Ken Carter (stuntman)

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Ken Carter
Kenneth Gordon Polsjek

1938 (1938)
Montreal, Quebec, Canada
DiedSeptember 5, 1983(1983-09-05) (aged 44–45)
Cause of deathCar crash
Other namesThe Mad Canadian

Ken Carter (1938 – September 5, 1983), born Kenneth Gordon Polsjek, was a Canadian stunt driver.

Early years[edit]

Carter was born in Montreal, Quebec and grew up in a working-class neighborhood. With little education, he dropped out of school to perform car stunts with a team of traveling daredevils. Subsequently, he began performing as a solo act, and he jumped at racetracks all over North America. He became a notorious showman, earning the nickname "The Mad Canadian" for his death-defying antics.[1]

St. Lawrence River jump[edit]

In 1976, after 20 years of car jumps, Carter launched his most ambitious project: an attempt to jump over the St Lawrence River—a distance of over 1 mile (1.6 km)—in a rocket-powered Lincoln Continental. The preparations for the jump were the subject of a documentary called The Devil at Your Heels, directed by Robert Fortier and produced by the National Film Board of Canada.[2][unreliable source?]

For months, Carter prepared his car and looked for sponsors. Eventually, U.S. broadcaster ABC gave him $250,000 to air the stunt on the episode of Wide World of Sports scheduled for September 25, 1976. Carter anticipated a live audience of 100,000. Construction of a 1,400-foot (430 m) takeoff ramp began on fifty acres of farmland near Morrisburg, Ontario. Evel Knievel visited the site as a special correspondent for ABC and concluded that there was little chance of success. Delays in finishing the car and completing the ramp caused Carter to miss the broadcast date and ABC withdrew its support.

Carter resumed preparations the following year and again in 1978, but the jump was cancelled both times. On September 26, 1979, Carter got to within five seconds of takeoff before aborting the jump following a mechanical failure. The planned jump had been sponsored by a film producer in exchange for exclusive film rights. Believing that Carter had lost his nerve, the film crew secretly arranged for another stunt driver, American Kenny Powers, to perform the jump while Carter was in his hotel room in Ottawa, Ontario. The Powers jump was a failure,[3] with the car travelling only 506 feet (154 m) in the air and breaking apart in flight before crash-landing in the water. Powers broke eight vertebrae, three ribs, and a wrist. Interviewed after the jump, Carter said that Powers was unprepared to do the jump and could have been killed.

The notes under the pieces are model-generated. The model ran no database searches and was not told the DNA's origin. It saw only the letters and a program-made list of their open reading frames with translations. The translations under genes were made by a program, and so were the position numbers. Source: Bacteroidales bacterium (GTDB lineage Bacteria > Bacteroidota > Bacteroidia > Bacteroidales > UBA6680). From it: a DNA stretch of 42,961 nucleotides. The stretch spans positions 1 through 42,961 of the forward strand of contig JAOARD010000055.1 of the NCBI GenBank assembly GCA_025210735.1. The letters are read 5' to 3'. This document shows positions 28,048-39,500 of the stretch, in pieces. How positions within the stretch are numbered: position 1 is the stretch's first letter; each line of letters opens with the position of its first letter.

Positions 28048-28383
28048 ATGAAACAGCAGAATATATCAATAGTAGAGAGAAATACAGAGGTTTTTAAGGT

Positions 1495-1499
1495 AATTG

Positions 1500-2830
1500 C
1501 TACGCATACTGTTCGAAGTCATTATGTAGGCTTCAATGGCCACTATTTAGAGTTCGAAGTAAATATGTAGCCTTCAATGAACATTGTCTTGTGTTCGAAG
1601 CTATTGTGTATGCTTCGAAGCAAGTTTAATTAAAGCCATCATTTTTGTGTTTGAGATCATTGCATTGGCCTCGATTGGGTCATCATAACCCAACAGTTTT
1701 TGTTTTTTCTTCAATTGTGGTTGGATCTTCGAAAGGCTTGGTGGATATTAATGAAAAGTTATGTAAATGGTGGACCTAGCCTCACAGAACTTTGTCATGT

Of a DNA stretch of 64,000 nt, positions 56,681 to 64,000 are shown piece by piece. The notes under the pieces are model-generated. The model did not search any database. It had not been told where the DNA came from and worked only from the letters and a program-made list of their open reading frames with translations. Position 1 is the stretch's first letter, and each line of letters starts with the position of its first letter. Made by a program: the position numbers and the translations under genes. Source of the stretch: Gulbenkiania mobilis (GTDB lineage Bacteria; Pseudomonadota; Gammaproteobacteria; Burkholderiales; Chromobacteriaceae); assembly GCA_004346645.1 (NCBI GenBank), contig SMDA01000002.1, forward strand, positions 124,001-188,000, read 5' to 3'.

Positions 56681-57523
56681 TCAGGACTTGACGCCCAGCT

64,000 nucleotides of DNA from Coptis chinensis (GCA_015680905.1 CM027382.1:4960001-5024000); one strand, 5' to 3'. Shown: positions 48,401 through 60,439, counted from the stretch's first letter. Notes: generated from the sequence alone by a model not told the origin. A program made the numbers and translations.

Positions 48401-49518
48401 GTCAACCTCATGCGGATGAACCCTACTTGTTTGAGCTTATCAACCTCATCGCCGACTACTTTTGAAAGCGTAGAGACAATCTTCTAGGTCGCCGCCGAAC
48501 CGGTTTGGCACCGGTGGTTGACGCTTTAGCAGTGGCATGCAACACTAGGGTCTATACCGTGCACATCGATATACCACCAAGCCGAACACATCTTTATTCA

According to The Devil at Your Heels, Powers was chosen to do the jump at the last minute due to health concerns about Carter. Powers and Donna Boyle Powers Ray also verified this story to Beverly Plumley Powers. Carter still wanted to do the jump. Powers carried an 8"x10" photograph of Carter in a portfolio at all times; the two were friends until Carter's death.[4]

Peterborough jump and death[edit]

Carter returned to stunt driving and on July 1, 1983, attempted to jump a pond in Peterborough, Ontario. The jump failed when the car began to fishtail on the runway and ramp, which ultimately put him in the water. Carter vowed to try the jump again and on September 5, 1983, made another attempt. His car, a 1982 Pontiac Firebird bodied car fitted with a homemade rocket, overshot its target landing ramp and landed on its roof. Carter was killed instantly.[5] He is buried in Montreal.[citation needed]

A 2016 musical docudrama by John Bolton, Aim for the Roses, documents an album created by Mark Haney that was inspired by Ken Carter. It includes scenes from The Devil at Your Heels, and also shows footage from events after the St. Lawrence jump including Carter's fatal crash at Peterborough.[6][unreliable source?]


  1. ^
  2. ^ IMDB: The Devil at Your Heels (October 1981)
  3. ^ "Rocket car jump 'the wildest ride of my life': Driver". Montreal Gazette. Associated Press. 13 October 1979 – via Google News.
  4. ^ "Heavyweight Podcast Episode #13: Kenny".
  5. ^ "Stuntman Ken Carter dies in rocket-car wreck". Ottawa Citizen. 6 September 1983 – via Google News.
  6. ^ IMDB: Aim for the Roses (May 2016)

External links[edit]